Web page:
Attention vs. the chasm

I’ve heard from people who have theorized that Tesla’s window-breaking launch of the super-brutal pickup truck was either an intentional fail (look at all the publicity they got!) or a success (look at all the pre-orders they got!). The thinking goes that all attention is good attention, and that in our ever-faster, attention-starved marketplace, all that matters is clicks.

One way they’re thinking about it: Attention is the new innovation. I don’t agree.

A decade ago, innovation was the way to earn action from the early adopters. Innovation got you into Wired, innovation gave your fans something to talk about, innovation satisfied people in search of the new.

But marketers in search of widespread impact learned an important lesson: Innovation is fun, but innovation isn’t the answer to the challenge of reaching a larger audience.

Moore’s Crossing the Chasm helped marketers see that while innovation was the tool to reach the small group of early adopters and opinion leaders, it was insufficient to reach the masses. Because the masses don’t want something that’s new, they want something that works, something that others are using, something that actually solves their productivity and community problems.

Therefore, to move to a bigger market, tech companies need the network effect and they need patience. Tim Cook created the profitable engine that is Apple by abandoning nerds like me and focusing on making a low-innovation luxury product instead.

Amazon innovates in some areas, but their online shopping (and AWS) are insanely boring, stable and focused on reaching more people.

[Note! There’s no requirement to seek a mass audience. It’s a choice. That’s why most of us are better off serving the smallest viable audience, not jumping through the cycles necessary to cross the chasm.]

The lesson is simple:

Early adopters are thrilled by the new. They seek innovation.

Everyone else is wary of failure. They seek trust.

Back to Tesla. They’ve spent billions trying to move from a weird nerd vehicle for geeks to a mainstream car audience. And it’s working. The Model 3 is reaching people who didn’t even consider the original Roadster. This type of customer (which means most people, perhaps 80% of any market) is asking questions about reliability and wondering what they’ll tell their friends and spouse if they buy one. (If this sounds familiar, the very same thing happened with the Mac from 1984 until 1998… almost fifteen years of slowly moving to ‘normal’.)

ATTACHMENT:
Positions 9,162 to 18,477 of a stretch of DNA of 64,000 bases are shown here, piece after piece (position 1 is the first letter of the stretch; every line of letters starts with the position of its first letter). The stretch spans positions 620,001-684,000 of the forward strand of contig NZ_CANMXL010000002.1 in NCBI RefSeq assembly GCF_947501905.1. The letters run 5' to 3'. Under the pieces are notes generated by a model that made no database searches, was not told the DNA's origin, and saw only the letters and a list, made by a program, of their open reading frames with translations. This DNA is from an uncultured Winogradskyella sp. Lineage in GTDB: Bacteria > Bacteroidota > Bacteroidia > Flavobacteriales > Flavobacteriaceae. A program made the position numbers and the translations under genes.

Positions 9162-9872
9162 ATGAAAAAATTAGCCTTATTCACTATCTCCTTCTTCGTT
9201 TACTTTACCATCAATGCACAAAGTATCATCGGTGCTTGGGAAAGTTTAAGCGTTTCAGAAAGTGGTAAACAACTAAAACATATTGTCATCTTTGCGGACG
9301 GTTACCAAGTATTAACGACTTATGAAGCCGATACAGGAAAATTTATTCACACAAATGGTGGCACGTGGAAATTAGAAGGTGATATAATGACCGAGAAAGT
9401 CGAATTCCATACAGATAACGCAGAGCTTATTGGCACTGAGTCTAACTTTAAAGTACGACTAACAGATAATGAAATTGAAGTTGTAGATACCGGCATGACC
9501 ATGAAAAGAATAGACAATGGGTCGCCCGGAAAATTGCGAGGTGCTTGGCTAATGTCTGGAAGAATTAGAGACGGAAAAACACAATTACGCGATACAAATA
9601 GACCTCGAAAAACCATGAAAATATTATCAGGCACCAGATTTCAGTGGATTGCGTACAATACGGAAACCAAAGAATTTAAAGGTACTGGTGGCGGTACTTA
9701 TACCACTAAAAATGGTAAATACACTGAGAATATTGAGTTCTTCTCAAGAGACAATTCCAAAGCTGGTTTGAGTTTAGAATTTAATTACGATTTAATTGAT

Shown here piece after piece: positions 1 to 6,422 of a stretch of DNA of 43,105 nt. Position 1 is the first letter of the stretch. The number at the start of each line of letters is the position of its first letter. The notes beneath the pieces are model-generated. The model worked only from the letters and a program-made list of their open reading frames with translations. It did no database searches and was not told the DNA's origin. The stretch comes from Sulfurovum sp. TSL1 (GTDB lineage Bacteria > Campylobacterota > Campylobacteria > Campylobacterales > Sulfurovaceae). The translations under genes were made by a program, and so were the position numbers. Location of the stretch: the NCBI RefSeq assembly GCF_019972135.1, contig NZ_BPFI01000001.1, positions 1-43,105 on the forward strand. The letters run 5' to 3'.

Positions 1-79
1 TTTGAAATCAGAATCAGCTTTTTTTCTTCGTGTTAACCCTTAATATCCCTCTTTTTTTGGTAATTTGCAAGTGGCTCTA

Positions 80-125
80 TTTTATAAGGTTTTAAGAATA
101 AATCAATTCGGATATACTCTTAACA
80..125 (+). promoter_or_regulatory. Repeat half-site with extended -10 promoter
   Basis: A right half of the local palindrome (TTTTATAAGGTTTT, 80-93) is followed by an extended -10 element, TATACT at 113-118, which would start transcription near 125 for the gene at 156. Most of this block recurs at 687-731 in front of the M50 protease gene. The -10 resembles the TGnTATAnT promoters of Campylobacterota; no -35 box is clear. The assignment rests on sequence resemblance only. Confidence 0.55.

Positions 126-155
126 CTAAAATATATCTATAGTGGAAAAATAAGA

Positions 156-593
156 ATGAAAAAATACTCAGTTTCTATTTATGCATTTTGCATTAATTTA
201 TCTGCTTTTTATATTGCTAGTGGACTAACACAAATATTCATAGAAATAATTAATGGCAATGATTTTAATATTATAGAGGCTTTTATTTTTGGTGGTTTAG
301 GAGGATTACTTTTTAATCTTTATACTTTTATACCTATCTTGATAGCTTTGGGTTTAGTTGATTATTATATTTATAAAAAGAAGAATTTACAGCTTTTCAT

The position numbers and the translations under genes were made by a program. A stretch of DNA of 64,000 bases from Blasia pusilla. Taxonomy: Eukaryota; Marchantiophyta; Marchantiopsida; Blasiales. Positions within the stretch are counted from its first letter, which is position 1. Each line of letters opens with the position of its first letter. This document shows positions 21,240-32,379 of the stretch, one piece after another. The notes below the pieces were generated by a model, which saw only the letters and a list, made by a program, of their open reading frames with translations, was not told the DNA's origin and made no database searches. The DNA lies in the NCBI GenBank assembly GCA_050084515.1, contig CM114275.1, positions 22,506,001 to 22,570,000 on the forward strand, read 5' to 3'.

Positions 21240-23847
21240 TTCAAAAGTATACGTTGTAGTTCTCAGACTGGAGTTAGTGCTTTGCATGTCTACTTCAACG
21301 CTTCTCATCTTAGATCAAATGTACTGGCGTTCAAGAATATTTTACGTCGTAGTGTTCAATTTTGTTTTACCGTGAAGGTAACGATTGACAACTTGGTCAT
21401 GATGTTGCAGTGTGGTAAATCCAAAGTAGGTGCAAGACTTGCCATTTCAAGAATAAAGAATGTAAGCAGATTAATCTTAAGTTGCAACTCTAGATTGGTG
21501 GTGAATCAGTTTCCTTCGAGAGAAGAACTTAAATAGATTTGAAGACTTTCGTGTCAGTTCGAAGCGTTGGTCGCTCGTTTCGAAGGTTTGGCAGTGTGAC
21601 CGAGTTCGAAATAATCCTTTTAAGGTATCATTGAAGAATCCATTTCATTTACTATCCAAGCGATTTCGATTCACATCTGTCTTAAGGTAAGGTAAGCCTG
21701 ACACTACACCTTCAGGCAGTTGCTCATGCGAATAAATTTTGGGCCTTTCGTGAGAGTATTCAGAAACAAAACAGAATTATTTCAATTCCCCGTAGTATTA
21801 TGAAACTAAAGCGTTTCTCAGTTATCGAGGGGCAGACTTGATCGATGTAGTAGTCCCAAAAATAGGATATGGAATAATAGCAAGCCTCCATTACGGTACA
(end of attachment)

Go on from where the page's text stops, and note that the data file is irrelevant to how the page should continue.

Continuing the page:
Can I trust this brand? Can I trust this product to keep its promises? Can I trust my social circle to applaud my choice?

If Tesla was trying to continue along this proven route, the right move would be to make a pickup truck (which is, surprisingly to some, the bestselling single car model in the US) that would have done to the Ford F150 what the Model 3 does to a mid-market Mercedes. Innovative, but not too. Better, in all the ways that the mass market cares about. New, of course it’s new, but new and trustworthy.

The first customers would have been innovators (that’s always who the first customers are) but they would have had a story they could easily tell to their friends and family. The story of, “I’m smart and bold and connected and this is obviously a better choice.”

But instead, in this new age in which attention is a substitute for useful innovation, they burned that trust by seeking attention instead.

The thing is, innovation has long-term benefits for all of us. The craven search for attention at all costs does not.

Musicians have figured this out–every new song has to push the envelope, has to somehow make things better and be new enough to matter–but at the same time, they can’t burn the trust of audience they’ve earned to date. The Who can smash guitars and Dylan can mumble, but Kenny G can’t do either.

When everyone is a marketer and when everyone has a platform and when everyone can burn trust to seek attention, this is a useful lesson for each of us. Because in the short run, while attention can feel like a proxy for innovation, when it comes to actual commitments, most customers choose trust instead of commotion.